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Blog   |   Burkina Faso

Resistance over the airwaves: Pirate station's vital role during Burkina Faso coup

Residents protest over the coup in Ouagadougou in September. With many radio stations silenced during the unrest, pirate station Radio Resistance was a vital resource for news. (Reuters/Joe Penney)

Radio Resistance was a pirate radio station born out of necessity. During Burkina Faso's short-lived military coup last month, in which many local radio stations were forced off air, it kept citizens informed and gave them the courage to stand up against the attempted takeover, Burkinabe journalists said.

Blog   |   Vietnam

Poor trade-off: Jailed journalists released into exile as Vietnam pushes for weapons deal

Vietnamese blogger Nguyen Van Hai arrives in Los Angeles in October 2014 after being released from jail and forced into exile. The U.S. says trade deals will depend on human rights but press freedom conditions remain poor in Vietnam. (AFP/Robyn Beck)

In September, Vietnamese blogger Ta Phong Tan was released after serving three years of a 10-year prison term and was immediately flown to Los Angeles. In October 2014 Tan's colleague Nguyen Van Hai, whom she co-founded the Free Journalists Club with in 2007 and who was also imprisoned for his work, followed the same route.

Blog   |   Internet, Security, USA

Save Crypto: CPJ joins call for Obama to back strong encryption

The Committee to Protect Journalists has signed a petition organized by digital rights groups Access and the Electronic Frontier Foundation, urging President Barack Obama to publicly commit the U.S. to a policy of supporting strong encryption. Since the Save Crypto petition's launch on September 29, it has gathered nearly 18,000 signatures, including about 30 from press freedom and digital rights groups.

October 2, 2015 5:12 PM ET


Blog   |   Internet, Security

Flaws discovered in TrueCrypt, but journalists still have options for encryption

Project Zero, a Google team that searches for bugs, has identified two flaws affecting the TrueCrypt disk encryption software program. While the flaws, which were found by computer security researcher James Forshaw, are not cryptographic--meaning they couldn't be used directly to decrypt a disk or device--they present potential problems for user security.

October 2, 2015 3:01 PM ET

Blog   |   France, Internet

CPJ joins call to oppose draft surveillance law in France

A protester holds a placard which reads 'I know they tap my phones' during a rally against the proposed surveillance bill in France. (Reuters/Charles Platiau)

The Committee to Protect Journalists has joined 30 other press freedom and digital rights groups in calling on the French government to reject a draft law on surveillance. The open letter, submitted yesterday to members of parliament, warns against giving authorities greater powers to spy on communications.

October 1, 2015 5:57 PM ET


Blog   |   Egypt

Beyond the pardons, press freedom still under threat in Egypt

Sue Turton, Dominic Kane, center, and Peter Greste, at a press conference in CPJ's New York office. The Al-Jazeera journalists, who were convicted in absentia in Egypt, are calling on President el-Sisi to intervene in their cases. (AP/Julie Jacobson)

Today the Committee to Protect Journalists hosted a press conference for three Al-Jazeera journalists who have been convicted in absentia in Egypt. The journalists expressed solidarity with other members of the press who have been charged by the Egyptian government, and called on President Abdel Fattah el-Sisi to intervene in their cases.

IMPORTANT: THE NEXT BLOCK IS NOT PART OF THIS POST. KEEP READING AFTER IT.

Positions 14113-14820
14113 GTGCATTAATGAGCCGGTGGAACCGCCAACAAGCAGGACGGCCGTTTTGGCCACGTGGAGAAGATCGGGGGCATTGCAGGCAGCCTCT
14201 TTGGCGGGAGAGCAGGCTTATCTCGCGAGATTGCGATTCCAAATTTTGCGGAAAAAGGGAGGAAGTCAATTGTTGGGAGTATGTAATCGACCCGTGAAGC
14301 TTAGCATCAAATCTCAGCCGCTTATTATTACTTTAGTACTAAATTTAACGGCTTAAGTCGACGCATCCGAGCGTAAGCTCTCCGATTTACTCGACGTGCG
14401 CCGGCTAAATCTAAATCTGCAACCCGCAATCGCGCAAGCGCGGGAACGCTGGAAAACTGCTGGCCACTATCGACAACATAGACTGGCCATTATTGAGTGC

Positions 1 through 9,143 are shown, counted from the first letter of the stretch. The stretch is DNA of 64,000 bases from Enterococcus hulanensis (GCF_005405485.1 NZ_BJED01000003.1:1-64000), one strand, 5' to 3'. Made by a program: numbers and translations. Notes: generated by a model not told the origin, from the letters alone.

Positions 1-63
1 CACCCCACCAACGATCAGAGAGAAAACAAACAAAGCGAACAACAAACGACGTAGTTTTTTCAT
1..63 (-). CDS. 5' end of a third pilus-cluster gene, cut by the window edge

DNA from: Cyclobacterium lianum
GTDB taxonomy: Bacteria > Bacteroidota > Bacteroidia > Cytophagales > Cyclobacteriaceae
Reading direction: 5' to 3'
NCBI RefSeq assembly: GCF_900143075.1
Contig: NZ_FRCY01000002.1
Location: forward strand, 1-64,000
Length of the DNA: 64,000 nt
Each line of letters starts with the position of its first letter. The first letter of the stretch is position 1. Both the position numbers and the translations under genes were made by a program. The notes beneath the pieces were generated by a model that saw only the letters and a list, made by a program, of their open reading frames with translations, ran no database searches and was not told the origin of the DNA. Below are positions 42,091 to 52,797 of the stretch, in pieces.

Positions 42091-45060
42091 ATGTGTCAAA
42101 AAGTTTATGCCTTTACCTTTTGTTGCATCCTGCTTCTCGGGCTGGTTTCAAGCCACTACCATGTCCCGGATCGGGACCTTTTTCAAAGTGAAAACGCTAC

Blog   |   Morocco

CPJ joins call for Morocco to end harassment of journalists

The Committee to Protect Journalists has joined the Cairo Institute for Human Rights Studies and three other human rights groups, in calling on the government of Morocco to stop its harassment of journalists and human rights defenders. The statement was delivered during the general debate at the United Nations Human Rights Council in Geneva on September 22 and published online today.

Blog   |   China

Cap and trade: How China maintains positive coverage with limit on negative news

President Xi Jinping and his wife join the Obamas at the White House on September 25. The press in China has been issued directives to limit negative reports about the U.S. visit. (AP/Andrew Harnik)

China's President Xi Jinping announced a major cap-and-trade program on carbon emissions at the White House today, but a cap on press freedom back home has long been in place.

Blog   |   India

Indian journalist named on hit list as threats against critical voices escalate

A vigil for rationalist scholar M.M. Kalburgi, who was shot dead earlier this year. Threats against writers and journalists from the rationalist school of thought are rising in India. (AP/Aijaz Rahi)

"These people will kill you," Nikhil Wagle, a prominent journalist in India, told me as we discussed reports of him being named as a target by a member of a hard-line Hindu group who is being questioned by police over the murder of a writer.

Blog   |   Internet

CPJ backs Manila Principles to help protect Internet intermediaries

The Committee to Protect Journalists has signed on to the Manila Principles, a set of best practices launched at RightsCon 2015, a digital rights conference CPJ attended in the Philippines in March. With journalists facing increased risks, the principles offer a way to protect the platforms on which they rely.

September 23, 2015 10:35 AM ET


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